What Is Moisture Vapor Transmission?

moisture-vapor-bubbles

The pictures posted are a classic example of what happens when moisture seeps through your slab. Moisture vapor transmission is when water penetrates through the concrete slab.

It becomes a major concern when concrete is used on building projects where the concrete will be covered with a finished material. This would include slab foundations with interior flooring, basement or interior walls with drywall, and concrete ceilings where a finished material will be directly affixed to the concrete.

problems-with-flooring

Moisture Vapor Control Photo Credit from Vodapruf.com/

The truth is that even the slightest amount of moisture or water vapor can compromise the concrete floor and possibly ruin the installation. Whether the slab is new or old, moisture can still find a way to penetrate through if the right materials are not used.

The trouble in these situations is that water vapor evaporating out of the concrete is unable to escape the finished material leaving moisture trapped beneath the surface of the finished material, which will cause problems such as bubbles in the finish, deformed flooring, or gold or brown spots on the concrete surface.

Concrete: Sand, Gravel, WATER, and Cement

Water Vapor Photo Credit from http://vodapruf.com

Water Vapor Photo Credit from http://vodapruf.com

Concrete is the combination of sand, gravel, water, and cement. In their separate parts, none of these ingredients would make for a very good floor, wall, or ceiling. Once combined though, we get the concrete that we all have come to know and love as a building material. However, the water in this now solid concrete will eventually evaporate.

Even in a seemingly solid object that we have created for our own purposes, it will still convert itself into a gas and try to escape. In its liquid form, it has little chance of escaping from the concrete. As a gas, it has a better chance of escaping, and it will. In fact, it does. The water, now a gas evading the concrete will cause damage and erosion to the flooring as mentioned above.

water-vapor-trapped-in-concrete
Trapping the Gas
There are a few ways we go about controlling moisture transmission. By installing the proper moisture control flooring and moisture vapor barriers using industrial and commercial epoxy urethane coatings; the vapor barriers we use to control moisture transmission trap water vapor to keep it from reaching material that can be damaged by long-term exposure to moisture.

While protecting the external materials is one benefit we gain from a vapor barrier, there is still another. We also prolong the lifespan of the concrete. We keep the critical ingredient trapped, so the concrete doesn’t fall apart and the surface treatments remain in beautiful condition for a much longer duration.

Why choose a Moisture Vapor Mitigating (MVT) flooring over an inferior permeable flooring?

First the Permeable: The Problem

The permeable floor system allows water to freely evaporate out of the concrete causing it to become brittle. This is when we see tiles disconnecting, paints bubbling, cracks and general erosion. It also allows moisture or other chemically laced liquids to penetrate the slab, from the outer surface, which can accelerate the deterioration process. This results in unfavorable conditions caused by the floor surfaces. Meaning unpleasant looking floors in your work areas to unsafe conditions that lead to injury or unproductivity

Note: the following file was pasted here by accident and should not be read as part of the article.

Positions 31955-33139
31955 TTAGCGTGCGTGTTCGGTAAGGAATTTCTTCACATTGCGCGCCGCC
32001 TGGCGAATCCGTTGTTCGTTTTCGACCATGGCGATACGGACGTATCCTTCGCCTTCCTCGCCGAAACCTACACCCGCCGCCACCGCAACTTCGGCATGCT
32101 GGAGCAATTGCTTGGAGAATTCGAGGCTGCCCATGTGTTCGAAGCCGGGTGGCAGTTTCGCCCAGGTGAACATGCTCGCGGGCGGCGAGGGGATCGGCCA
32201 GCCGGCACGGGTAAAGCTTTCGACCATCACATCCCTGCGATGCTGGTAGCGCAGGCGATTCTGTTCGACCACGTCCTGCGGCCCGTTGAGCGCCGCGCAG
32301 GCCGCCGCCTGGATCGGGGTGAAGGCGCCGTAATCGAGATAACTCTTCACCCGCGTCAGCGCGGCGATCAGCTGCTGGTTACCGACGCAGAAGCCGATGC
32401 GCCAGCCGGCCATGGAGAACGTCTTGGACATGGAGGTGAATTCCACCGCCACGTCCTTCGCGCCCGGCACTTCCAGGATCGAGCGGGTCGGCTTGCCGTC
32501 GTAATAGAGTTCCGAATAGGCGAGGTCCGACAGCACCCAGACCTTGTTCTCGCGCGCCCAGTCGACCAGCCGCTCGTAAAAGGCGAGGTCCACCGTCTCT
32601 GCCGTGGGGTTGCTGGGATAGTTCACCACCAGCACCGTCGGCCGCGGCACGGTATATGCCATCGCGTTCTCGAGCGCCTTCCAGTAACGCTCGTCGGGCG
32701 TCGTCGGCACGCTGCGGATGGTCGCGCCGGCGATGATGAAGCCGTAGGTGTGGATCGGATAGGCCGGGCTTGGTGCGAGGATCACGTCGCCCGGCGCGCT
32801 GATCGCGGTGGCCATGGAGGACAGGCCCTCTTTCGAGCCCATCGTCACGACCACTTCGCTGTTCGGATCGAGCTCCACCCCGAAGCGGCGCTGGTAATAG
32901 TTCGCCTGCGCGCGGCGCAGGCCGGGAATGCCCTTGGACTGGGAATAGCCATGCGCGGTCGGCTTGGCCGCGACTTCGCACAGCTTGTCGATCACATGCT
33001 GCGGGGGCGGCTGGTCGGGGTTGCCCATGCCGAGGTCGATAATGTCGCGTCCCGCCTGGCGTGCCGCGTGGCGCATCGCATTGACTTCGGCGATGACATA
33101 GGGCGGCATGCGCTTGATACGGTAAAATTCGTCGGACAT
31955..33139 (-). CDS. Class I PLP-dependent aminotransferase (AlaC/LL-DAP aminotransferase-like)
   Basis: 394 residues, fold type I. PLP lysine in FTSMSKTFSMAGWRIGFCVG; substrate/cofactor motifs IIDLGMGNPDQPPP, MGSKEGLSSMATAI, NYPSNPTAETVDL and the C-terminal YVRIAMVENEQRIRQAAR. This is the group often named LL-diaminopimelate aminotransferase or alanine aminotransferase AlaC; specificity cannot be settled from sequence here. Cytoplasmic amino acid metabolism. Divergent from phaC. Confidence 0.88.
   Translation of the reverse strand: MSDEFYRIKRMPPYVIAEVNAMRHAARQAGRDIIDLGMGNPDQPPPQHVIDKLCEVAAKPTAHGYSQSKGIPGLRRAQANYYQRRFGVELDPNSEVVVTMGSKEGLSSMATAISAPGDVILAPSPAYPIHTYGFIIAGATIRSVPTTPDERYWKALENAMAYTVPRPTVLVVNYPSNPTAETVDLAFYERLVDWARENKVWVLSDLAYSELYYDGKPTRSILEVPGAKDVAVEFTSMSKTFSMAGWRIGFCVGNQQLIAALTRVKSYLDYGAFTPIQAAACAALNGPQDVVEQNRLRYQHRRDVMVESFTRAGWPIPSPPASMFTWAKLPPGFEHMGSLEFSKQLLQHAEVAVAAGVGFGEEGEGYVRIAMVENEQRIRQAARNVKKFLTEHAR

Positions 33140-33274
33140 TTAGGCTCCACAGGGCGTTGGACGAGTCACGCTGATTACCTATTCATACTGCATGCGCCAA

Moisture Vapor Mitigating Flooring: The Solution

As mentioned previously, when the proper moisture control flooring is installed with the right industrial and commercial coatings the original water that was in the slab during its creation is now being trapped by the impermeable membrane. And the erosive external forces are being kept out by the impermeable membrane. The result is flooring that lasts longer because it is being protected by a vapor barrier which minimizes erosion, peeling, and hazards to your flooring.

So far, we have only mentioned vapor barriers that are applied between a slab and a finished material, but there are others. In some situations, an epoxy floor paint is used as both a sealant and a vapor barrier for a concrete slab. This specially formulated paint is applied directly to a finished slab to create an impermeable protective layer. The epoxy keeps the original moisture in while keeping the erosive moisture out.

What to do Next

Moisture problems in or beneath a concrete slab is a growing problem. Our goal is to help you reduce bond failures caused by moisture vapor transmission by controlling or lessening the rate of moisture transmission in the slab. We can successfully do this by installing impermeable systems on these surfaces.

If you have any additional questions regarding moisture-vapor transmission or permeable films or any other flooring items, please use the form on our contact page.

Concrete Testing Methods – ASTM Standards
ASTM-Standards